A frame component of a bin door sensor 401 can be located inside a bin door frame component housing 410, which can be attached or adjoined to the interior surface of the front exterior panel 230 just below the edge of the opening in the front exterior panel 230 for the revolving bin doors 234. The bin door frame component housing 410 can extend back perpendicularly from the front exterior panel 230, for example, forming a flat shelf to bridge the short distance between a revolving bin and the front exterior panel 230 of the SBU 158. The bin door frame component housing 410 and a flat shelf-like appendage (not shown) which can be attached perpendicularly to the front exterior panel 230 above the bin door frame component housing 410 in a parallel orientation can function to prevent a revolving bin 276 in the loading/unloading position from rotating with respect to its bin brackets 278. The frame component of a bin door sensor 401 can be exposed through an opening in the front exterior panel 230 which can be aligned with the door component of a bin door sensor 400 when the bin door 234/234A is closed. Wiring which can run through the bin door frame component housing 410 and through the exterior wiring duct 248 can connect the frame component of the bin door sensor 401 to the CDC processing server 450. The bin door sensor (400 and 401) can function to register a closed status when checked by the CDC processing server 450 if the two components of the bin door sensor—the door component 400 and the frame component 401—are in contact or in close proximity of each other. It can function to register an open status when checked if the two components of the bin door sensor (400 and 401) are separated from each other. It should be understood that other types and arrangements of sensor components can be utilized consistent with the spirit of the invention to provide an indication of whether a bin door is in a closed or an open position.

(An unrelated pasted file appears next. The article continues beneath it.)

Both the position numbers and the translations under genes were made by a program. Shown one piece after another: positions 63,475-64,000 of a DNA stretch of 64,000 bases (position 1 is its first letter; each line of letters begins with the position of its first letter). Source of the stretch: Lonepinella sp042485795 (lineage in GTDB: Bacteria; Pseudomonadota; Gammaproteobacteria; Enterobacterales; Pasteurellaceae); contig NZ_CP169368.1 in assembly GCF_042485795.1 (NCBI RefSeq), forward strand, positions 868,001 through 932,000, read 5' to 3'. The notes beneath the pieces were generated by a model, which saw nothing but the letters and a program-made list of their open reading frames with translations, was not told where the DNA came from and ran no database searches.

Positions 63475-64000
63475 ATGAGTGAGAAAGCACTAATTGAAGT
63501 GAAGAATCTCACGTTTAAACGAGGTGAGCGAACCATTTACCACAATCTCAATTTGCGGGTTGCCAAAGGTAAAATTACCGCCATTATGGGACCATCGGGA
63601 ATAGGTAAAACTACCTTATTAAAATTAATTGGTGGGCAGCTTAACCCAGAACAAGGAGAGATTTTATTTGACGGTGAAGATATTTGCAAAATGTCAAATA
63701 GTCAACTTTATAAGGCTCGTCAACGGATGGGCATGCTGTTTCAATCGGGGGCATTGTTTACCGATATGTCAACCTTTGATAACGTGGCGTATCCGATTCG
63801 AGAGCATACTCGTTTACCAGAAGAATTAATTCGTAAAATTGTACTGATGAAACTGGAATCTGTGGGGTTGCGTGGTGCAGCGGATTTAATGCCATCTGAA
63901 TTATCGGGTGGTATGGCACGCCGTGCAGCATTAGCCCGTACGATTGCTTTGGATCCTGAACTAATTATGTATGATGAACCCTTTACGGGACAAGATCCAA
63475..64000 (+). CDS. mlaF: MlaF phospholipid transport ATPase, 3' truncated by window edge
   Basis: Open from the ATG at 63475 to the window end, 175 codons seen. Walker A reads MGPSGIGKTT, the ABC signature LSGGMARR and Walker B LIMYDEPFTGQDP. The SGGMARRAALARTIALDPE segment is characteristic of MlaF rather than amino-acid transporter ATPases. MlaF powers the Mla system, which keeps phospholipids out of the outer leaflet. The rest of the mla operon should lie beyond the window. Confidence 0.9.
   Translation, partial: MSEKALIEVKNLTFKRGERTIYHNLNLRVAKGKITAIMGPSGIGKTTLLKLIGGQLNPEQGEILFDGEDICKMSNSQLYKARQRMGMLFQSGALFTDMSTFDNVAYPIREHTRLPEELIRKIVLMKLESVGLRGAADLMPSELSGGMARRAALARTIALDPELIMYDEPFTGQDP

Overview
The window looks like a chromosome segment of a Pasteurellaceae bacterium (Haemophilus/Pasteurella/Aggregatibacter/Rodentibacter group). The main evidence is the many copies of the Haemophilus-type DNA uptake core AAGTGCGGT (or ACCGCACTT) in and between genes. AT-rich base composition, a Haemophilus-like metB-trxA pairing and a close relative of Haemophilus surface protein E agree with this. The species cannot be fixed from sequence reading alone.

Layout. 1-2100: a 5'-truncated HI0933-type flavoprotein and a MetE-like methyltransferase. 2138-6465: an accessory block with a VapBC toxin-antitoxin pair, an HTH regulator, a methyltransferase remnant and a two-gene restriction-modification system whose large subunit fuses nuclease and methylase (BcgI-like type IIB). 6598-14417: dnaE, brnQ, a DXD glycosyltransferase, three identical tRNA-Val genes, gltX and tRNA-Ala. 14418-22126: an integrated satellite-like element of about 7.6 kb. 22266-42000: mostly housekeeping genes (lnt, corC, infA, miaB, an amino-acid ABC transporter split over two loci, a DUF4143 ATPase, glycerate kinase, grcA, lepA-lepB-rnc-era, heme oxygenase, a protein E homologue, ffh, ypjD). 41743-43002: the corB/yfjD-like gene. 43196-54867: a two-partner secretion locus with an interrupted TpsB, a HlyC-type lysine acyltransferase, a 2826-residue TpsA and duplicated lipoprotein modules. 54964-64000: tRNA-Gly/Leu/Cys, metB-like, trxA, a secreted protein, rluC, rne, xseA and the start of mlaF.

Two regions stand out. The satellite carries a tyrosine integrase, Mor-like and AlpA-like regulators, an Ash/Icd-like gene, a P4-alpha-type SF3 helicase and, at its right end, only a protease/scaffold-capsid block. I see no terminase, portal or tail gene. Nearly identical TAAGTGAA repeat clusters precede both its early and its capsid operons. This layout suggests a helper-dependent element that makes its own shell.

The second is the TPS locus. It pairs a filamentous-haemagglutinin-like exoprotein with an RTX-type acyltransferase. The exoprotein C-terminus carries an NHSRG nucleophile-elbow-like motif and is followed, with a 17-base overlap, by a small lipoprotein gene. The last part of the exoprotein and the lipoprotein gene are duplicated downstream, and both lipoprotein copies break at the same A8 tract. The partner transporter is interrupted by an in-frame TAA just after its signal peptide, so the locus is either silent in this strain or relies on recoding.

A bin door locking mechanism 290 and a bin door opening mechanism 292 can be located within the bin door frame component housing 410 and can both extend out through openings in the front exterior panel 230. The bin door locking mechanism 290 can be a two-pronged component, with each prong having a head with an angled front edge at the end of a relatively narrow extension appendage. The extension appendages of the prongs can be fitted within in a track residing in a base section of the bin door locking mechanism 290. The prongs can slide laterally within the base's track toward and away from each other. The base section of the bin door locking mechanism 290 can be housed completely inside the bin door frame component housing 410 and the prongs can extend out of an opening in the front exterior panel 230. A spring-based mechanism can be used to maintain a normal state in which each prong is pushed out away from the other prong as far as possible within the base section. Upon receiving an electronic signal from a SBU lock controller 269, the bin door locking mechanism 290 can contract its two prongs toward each other in an unlocking motion. Following the contraction, the spring-based mechanism within the bin door locking mechanism 290 can move the two prongs back into their natural state extended apart from each other. The bin door opening mechanism 292 can be a spring-loaded cylinder which extends out from a base located in the bin door frame component housing 410 through an opening in the front exterior panel 230 to a distance slightly beyond the end of the prongs of the bin door locking mechanism 290. The spring of the bin door opening mechanism 292 can function to naturally extend the cylinder out of the base to its full length. When force is applied to the end of the cylinder, the spring of the bin door opening mechanism 292 can become compressed and the cylinder can be pushed within a chamber inside its base to a point where the cylinder no longer extends out of its base. This compression can occur when the bin door 234/234A corresponding to the bin door opening mechanism 292 is closed. When the bin door 234/234A is unlocked, the spring can extend out to its natural state, extending the cylinder out from its base and pushing the bin door 234/234A beyond the edge of the bin door locking mechanism 290. It should be understood that other types and arrangements of components can be utilized consistent with the spirit of the invention providing they are capable of locking and unlocking a bin door, with at least the unlocking being controlled by an electronic means.